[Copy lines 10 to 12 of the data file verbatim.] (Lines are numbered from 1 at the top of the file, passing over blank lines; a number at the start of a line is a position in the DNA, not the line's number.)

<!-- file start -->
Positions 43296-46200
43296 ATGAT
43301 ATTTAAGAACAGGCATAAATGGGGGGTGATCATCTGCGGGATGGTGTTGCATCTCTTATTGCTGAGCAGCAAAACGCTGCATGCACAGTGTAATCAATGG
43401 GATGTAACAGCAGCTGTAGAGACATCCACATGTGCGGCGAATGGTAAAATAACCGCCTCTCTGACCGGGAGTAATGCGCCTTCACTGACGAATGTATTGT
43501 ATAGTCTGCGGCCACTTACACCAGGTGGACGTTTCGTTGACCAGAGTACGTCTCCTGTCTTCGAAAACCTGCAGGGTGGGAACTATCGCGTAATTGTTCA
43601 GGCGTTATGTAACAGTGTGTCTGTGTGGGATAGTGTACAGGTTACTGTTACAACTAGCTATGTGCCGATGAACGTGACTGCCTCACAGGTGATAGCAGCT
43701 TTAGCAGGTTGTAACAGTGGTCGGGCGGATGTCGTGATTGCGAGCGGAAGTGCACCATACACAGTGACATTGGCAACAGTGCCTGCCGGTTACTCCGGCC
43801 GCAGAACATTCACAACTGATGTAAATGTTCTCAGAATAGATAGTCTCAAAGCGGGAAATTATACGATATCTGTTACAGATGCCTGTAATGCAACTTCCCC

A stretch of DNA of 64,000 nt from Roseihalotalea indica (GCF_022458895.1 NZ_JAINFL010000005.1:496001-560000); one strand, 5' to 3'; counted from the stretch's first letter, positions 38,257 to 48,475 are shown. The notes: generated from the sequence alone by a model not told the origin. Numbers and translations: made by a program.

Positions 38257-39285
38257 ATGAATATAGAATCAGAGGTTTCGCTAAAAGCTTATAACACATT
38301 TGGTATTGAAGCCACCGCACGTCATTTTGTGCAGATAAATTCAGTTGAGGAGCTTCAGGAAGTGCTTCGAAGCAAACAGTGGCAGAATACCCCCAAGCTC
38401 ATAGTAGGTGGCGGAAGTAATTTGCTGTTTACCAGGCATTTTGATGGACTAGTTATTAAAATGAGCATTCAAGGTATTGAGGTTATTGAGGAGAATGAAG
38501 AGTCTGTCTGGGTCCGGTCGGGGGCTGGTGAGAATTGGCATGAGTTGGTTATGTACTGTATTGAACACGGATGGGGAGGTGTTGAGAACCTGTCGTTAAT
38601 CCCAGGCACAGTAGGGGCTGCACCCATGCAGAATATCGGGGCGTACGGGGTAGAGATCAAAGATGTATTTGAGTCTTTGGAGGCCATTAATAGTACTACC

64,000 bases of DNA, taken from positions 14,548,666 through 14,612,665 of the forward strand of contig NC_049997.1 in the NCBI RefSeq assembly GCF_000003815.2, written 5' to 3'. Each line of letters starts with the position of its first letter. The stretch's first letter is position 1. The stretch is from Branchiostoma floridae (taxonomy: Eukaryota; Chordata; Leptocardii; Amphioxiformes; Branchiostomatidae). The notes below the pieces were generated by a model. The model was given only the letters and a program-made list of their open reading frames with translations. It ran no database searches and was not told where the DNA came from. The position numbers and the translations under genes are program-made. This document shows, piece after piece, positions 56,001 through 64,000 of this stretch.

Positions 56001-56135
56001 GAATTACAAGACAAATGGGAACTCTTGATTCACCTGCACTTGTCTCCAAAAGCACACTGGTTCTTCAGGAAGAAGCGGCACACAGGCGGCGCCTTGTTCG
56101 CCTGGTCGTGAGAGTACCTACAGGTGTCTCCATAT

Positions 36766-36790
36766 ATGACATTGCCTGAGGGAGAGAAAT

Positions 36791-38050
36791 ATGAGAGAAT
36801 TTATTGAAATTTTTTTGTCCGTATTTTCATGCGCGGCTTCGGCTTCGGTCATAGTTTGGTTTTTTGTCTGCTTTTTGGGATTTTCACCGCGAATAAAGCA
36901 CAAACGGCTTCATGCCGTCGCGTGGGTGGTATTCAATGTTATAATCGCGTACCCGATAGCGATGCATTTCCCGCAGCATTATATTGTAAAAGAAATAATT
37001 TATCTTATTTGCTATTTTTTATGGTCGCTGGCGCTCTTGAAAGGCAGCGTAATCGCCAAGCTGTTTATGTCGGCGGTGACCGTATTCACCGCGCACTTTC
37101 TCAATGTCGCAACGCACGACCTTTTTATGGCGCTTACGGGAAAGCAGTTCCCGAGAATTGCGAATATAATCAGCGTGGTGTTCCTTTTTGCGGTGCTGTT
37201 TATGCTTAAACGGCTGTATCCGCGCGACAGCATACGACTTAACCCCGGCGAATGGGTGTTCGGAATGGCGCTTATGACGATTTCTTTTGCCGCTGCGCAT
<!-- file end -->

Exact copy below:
Positions 38257-39285
38257 ATGAATATAGAATCAGAGGTTTCGCTAAAAGCTTATAACACATT
38301 TGGTATTGAAGCCACCGCACGTCATTTTGTGCAGATAAATTCAGTTGAGGAGCTTCAGGAAGTGCTTCGAAGCAAACAGTGGCAGAATACCCCCAAGCTC